TALLAHASSEE, FL - In an unprecedented move, prompted by a federal investigation and subsequent prosecution of several corrupt public officials, Florida Gov. Charlie Crist has asked the Florida Supreme Court to impanel a statewide grand jury to investigate political corruption. Crist cited an apparent "culture of corruption" in Florida.
Crist indicated that he decided on this action based on "an unsettling string of crime, and unconscionable violations of the public trust by public officials"
The grand jury of 18 citizens will be meeting in secret for one year during which time it has wide latitude and authority to indict public officials and make recommendations for changes in state law.
Today, we take a stand to root out public corruptionFlorida Governor Charlie Crist
Closer to Crist's home, Florida House Speaker Ray Sansom, R-Destin, stepped down from his post amid a scandal involving a Republican fundraiser.
This month, Broward County Commissioner Josephus Eggelletion and school board member Beverly Gallagher were arrested, as was fundraiser and Hollywood eye doctor Alan Mendelsohn, who served on Crist's gubernatorial transition team.
These cases, however, were investigated and prosecuted by Federal prosecutors and not the state attorney. There were complaints that the governor was laggard in initiating this much needed grand jury inquiry. State Attorneys in Florida are elected officials and often criticized for ignoring corruption cases where their campaign financiers, friends or associates are affected.
Federal authorities have more far-reaching tools to combat corruption, including the federal "honest services" law that requires public officials to act in their constituents' best interest.
Crist's office has not yet indicated whether the grand jury will also look into the various criminal complaints filed but that have not yet been acted upon against Daytona Beach public officials.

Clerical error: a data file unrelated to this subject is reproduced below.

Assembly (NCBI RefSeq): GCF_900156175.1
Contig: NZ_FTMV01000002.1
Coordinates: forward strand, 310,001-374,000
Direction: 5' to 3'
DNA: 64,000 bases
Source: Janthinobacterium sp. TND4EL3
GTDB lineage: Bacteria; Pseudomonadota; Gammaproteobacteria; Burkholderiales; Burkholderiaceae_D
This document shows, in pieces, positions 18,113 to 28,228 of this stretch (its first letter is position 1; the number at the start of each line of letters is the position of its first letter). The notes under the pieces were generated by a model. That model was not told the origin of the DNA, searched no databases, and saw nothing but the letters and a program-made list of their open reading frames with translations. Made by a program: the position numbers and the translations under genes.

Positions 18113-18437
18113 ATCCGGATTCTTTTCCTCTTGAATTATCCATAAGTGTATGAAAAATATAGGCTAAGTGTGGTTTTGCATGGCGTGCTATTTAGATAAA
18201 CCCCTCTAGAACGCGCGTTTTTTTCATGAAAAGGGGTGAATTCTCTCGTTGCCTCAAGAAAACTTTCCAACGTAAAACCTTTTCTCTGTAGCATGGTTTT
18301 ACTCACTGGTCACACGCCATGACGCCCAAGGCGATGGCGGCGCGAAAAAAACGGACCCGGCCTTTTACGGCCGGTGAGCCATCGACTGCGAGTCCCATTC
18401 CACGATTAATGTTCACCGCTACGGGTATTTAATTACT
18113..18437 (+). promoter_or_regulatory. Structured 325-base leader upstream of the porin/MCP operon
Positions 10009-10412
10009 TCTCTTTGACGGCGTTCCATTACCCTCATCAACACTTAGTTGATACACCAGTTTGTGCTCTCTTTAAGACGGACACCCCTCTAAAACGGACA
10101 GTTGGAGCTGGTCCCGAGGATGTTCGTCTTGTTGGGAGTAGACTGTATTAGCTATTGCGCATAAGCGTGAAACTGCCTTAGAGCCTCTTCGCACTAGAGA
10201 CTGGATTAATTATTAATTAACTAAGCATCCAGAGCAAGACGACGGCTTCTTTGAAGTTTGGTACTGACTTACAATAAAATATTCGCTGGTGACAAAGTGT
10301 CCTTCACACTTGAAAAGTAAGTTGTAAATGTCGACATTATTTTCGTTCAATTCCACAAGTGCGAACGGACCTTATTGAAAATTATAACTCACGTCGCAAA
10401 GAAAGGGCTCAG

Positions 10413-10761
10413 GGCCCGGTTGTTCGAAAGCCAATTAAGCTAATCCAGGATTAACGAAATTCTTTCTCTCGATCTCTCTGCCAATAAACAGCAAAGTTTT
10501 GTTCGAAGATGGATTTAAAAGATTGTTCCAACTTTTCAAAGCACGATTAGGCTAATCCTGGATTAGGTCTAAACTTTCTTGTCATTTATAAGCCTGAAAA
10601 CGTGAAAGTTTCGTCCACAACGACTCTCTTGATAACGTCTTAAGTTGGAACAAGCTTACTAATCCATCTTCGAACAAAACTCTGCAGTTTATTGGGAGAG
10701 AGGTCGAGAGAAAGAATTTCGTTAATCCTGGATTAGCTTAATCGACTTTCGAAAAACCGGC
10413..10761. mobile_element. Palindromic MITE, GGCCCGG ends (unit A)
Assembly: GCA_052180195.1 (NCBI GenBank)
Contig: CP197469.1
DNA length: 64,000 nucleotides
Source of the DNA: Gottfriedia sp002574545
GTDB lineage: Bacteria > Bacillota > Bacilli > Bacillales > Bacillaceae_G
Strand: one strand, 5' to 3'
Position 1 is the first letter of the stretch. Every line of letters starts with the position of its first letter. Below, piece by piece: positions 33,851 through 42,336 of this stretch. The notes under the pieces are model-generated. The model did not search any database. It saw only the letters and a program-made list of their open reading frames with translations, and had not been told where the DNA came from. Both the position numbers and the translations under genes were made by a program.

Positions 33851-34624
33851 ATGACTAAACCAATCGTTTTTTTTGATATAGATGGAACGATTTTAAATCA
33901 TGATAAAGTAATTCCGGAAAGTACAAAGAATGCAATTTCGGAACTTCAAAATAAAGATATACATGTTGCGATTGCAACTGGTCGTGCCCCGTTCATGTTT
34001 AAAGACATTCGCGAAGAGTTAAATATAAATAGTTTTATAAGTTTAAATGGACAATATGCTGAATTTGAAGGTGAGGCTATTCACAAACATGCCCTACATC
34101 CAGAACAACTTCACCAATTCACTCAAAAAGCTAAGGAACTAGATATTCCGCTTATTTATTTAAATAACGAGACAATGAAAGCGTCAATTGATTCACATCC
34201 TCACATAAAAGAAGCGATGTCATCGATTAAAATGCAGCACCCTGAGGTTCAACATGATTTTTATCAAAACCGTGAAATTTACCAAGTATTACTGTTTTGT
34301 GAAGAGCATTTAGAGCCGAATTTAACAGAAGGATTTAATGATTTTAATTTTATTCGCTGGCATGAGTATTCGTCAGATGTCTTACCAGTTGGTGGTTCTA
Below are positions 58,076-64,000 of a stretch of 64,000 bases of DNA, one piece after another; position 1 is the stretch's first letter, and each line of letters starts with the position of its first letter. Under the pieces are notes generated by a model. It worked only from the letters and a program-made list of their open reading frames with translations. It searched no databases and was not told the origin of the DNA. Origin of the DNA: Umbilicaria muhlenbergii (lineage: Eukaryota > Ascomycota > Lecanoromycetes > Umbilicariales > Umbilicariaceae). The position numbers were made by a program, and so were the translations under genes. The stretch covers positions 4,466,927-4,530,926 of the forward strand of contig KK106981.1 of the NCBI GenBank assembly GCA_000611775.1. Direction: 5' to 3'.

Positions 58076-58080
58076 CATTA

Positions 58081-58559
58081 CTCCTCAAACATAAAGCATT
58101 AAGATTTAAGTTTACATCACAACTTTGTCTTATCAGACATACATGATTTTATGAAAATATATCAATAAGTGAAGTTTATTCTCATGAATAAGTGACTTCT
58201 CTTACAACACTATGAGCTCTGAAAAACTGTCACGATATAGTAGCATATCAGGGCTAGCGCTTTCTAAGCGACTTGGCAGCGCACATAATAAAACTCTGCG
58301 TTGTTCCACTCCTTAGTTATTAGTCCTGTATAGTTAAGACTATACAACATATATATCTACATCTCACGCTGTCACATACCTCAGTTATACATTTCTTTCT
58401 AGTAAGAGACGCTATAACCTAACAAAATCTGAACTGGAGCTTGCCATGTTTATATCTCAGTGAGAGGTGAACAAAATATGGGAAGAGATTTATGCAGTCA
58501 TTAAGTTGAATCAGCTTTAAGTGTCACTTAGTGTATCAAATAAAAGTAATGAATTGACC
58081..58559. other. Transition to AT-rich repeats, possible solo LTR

Among these complaints is the city purchase of the personal residence of Daytona Beach Commissioner, Rick Shiver for over twice its just value. The home was suddenly demolished under orders by the City Commission and without public scrutiny. This inexplicable move by the Commission and City Management was taken amid multiple citizens complaints for lack of transparency and apparent abuse of powers to provide financial benefit to one of their own at the expense of taxpayers.
Other complaints include the unbudgeted funding of personal hobbies and indulgences of local multimillionaires which also happen to be key political supporters and friends of the same elected officials making the gifts. Other uninvestigated actions uncovered by residents include the purchase of grossly overvalued property from campaign contributors and friends (such as City of Daytona Beach buys small 20-foot strip of land from campaign financer for $320,955 ).
In all, several hundred million dollars have been dissipated from Daytona Beach mostly into the hands of a handful of local multimillionaire special interests that exert control over the City Commission during this last wave of local government corruption. The formerly bustling beach town has fallen into a state of anarchy, poverty, crime and overall despair.
The Orlando Sentinel reported that Florida leaders have known for years that state public-corruption laws lack teeth. In 1999, then-Gov. Jeb Bush created a task force that recommended a broader definition of public corruption and a stiffer, 15-year maximum sentence for bribery. Even with Bush pushing the idea, a watered-down version didn't pass until 2003.